Monday, February 29, 2016

How to Get a Great Interview

When I was 18, I knew for a fact that the scariest thing in the world was talking to strangers. It made me so nervous I would literally write out entire conversations and memorize them. This is not an exaggeration. I can’t explain it, which makes it even harder to describewhy I make interviewing strangers such a huge part of my current life. The thing is, it’s still not easy. It still scares me (sometimes).

So every time I get ready to interview, I think of Jim Sheeler.

Mr. Sheeler was one of my reporting professors at CU-Boulder. He didn’t look like a reporter. Honestly, he looked like my friend’s dad, who was an accountant. He won a Pulitzer for Feature Writing…for crafting obituaries. Oh, yes. That is a thing you can win a Pulitzer for, and from what I read of his work, he deserved it. Years of forcing myself to interview people had done almost nothing for my confidence or abilities, and then Mr. Sheeler assigned us all real-life obits to write. Even thinking about it right now, seven years later, makes me nervous! I can still see the man I interviewed and feel my nerves practically jumping out of my fingers(bless that guy for letting a young, naive journalism student ask him about his late father).

That single experience changed how I looked at reporting. It wasn’t about me being comfortable – it was about the other person feeling at ease. It’s a conversation, not an interrogation. No one cared if I had a list of twenty questions. What mattered was having a question that moved quickly to the heart of the story.

One thing I love about our interviews for Beyond the Trope is being able to prepare. You can’t really prepare yourself for the stories you hear about people who’ve passed on. You can, however, read up on authors and people in the nerd world. You can find out who else they’ve talked to, and just a few minutes on their Twitter feed can tell you what kind of jokes they’ll laugh at.

Here’re my 5 quick steps to get a great interview*:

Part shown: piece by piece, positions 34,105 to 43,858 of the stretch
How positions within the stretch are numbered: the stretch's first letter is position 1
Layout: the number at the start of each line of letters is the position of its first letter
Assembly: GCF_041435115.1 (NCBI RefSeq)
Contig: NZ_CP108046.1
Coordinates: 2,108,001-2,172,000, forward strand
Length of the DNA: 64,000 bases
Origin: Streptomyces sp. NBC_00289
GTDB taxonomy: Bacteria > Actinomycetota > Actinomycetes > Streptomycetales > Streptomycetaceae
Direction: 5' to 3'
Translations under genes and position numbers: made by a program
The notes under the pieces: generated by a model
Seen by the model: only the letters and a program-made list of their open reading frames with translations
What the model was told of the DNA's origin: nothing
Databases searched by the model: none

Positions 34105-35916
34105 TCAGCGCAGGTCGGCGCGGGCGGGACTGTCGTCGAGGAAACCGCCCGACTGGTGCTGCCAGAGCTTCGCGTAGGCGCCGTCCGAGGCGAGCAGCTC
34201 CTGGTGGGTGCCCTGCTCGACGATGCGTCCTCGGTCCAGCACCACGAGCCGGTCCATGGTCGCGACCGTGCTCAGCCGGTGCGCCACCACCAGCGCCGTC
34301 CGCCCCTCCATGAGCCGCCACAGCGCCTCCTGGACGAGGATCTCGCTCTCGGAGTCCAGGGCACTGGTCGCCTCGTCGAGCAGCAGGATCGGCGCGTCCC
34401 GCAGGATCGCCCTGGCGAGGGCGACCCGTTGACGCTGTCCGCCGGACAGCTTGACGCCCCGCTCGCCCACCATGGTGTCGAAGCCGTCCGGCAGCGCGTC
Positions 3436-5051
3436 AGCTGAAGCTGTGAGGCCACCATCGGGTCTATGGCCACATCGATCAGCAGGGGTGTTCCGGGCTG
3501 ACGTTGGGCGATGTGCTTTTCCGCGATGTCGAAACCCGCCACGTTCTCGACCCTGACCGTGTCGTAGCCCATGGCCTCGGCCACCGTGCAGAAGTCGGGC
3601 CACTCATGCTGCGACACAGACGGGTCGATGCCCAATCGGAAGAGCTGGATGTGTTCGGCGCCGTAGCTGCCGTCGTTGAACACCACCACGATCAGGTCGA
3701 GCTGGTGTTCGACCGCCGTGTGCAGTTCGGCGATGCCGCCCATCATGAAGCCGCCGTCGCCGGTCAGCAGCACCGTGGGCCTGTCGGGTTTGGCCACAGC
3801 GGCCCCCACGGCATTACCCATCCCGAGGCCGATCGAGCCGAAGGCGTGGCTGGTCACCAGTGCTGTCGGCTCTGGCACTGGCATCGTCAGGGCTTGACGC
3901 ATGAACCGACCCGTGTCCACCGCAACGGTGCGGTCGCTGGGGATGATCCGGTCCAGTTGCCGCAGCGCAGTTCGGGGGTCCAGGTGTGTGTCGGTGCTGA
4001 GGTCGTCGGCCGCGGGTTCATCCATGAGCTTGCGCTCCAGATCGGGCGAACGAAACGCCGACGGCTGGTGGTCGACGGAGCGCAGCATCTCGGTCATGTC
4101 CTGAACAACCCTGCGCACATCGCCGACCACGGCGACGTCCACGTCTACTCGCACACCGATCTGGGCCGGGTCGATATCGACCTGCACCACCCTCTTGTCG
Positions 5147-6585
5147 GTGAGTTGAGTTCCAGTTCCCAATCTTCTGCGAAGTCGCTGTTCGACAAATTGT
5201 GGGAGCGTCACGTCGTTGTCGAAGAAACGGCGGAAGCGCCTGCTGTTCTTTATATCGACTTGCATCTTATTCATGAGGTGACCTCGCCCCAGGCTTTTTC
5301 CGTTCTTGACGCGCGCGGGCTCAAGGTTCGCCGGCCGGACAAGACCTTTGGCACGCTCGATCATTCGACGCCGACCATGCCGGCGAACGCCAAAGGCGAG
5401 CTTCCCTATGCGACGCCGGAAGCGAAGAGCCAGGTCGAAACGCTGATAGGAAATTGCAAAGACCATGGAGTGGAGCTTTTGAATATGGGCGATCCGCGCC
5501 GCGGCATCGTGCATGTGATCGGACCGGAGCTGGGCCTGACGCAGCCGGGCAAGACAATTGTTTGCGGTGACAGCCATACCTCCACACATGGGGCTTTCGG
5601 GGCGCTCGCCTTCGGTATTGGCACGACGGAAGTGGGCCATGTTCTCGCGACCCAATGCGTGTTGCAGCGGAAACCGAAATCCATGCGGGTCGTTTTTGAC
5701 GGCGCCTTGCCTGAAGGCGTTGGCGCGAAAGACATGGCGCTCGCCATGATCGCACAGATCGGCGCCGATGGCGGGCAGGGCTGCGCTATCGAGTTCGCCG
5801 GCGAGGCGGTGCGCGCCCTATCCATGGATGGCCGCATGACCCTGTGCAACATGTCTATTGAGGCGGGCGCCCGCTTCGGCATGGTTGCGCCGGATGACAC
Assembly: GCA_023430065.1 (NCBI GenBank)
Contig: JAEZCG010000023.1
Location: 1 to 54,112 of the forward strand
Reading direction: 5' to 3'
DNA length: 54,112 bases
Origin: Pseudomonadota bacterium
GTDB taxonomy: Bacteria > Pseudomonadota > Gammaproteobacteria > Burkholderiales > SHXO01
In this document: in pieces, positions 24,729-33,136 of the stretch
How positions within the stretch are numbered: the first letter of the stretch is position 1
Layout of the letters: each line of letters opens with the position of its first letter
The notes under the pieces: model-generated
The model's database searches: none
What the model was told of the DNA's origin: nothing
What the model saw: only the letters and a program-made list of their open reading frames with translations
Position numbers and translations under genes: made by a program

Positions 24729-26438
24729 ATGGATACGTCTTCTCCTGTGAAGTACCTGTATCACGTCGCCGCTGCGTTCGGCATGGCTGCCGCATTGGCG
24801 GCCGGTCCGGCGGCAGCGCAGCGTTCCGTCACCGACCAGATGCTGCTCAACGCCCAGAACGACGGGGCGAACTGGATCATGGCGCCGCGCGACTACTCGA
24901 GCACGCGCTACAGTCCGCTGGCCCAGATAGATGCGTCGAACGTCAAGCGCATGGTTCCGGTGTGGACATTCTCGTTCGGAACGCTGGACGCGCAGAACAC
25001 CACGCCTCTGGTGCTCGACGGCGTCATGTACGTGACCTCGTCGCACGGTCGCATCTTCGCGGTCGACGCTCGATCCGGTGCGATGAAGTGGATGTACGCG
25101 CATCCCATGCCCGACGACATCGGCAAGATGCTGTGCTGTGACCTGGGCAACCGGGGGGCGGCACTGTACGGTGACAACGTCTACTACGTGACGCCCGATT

1. Do your research. Find out if they have any weird hobbies or if they are addicted to something fun. Start making a list of questions about things you know they already like.
  2. Get creative. Remember your listeners also have access to the Internet. If the person you’re going to interview talks about things on their website, why would you want to get repetitive? Try to come up with questions and topics that no one else has talked about before.
  3. Have them try to teach you something. Humans love it when they can share their passion with other people, and learning something new won’t hurt you, either.
  4. Breathe. Chill. Don’t imagine anyone in their underwear.
  5. Be honest. Don’t feel bad about saying, “I have no idea what that is.” Don’t spew your crazy worldviews and start ranting, but don’t feel like you have to withhold your opinion, either. The point is an interesting interview, right?








Michelle loves talking to people who get her jokes, will let her talk for hours about her dog, or offer her pizza. Or all three. Preferably all three.  






*Obviously, this is a little skewed to audio interviews. If you’re doing a regular print (or digital text) interview, the basic concept stays the same. Simply remember to put a theme together for your questions. That makes it easy for later, when you have to squish everything into something resembling coherency.

1 comment:

  1. I’m surprised you’re nervous; the fear doesn’t come through on the end product. No matter how prepared, I could never pull off an interview or public speaking. I am prone to spoonerisms and malapropisms in social interactions.

    I have a soft spot for dogs, which may explain why they are always trying to sit on me. You should post a picture of your pup.

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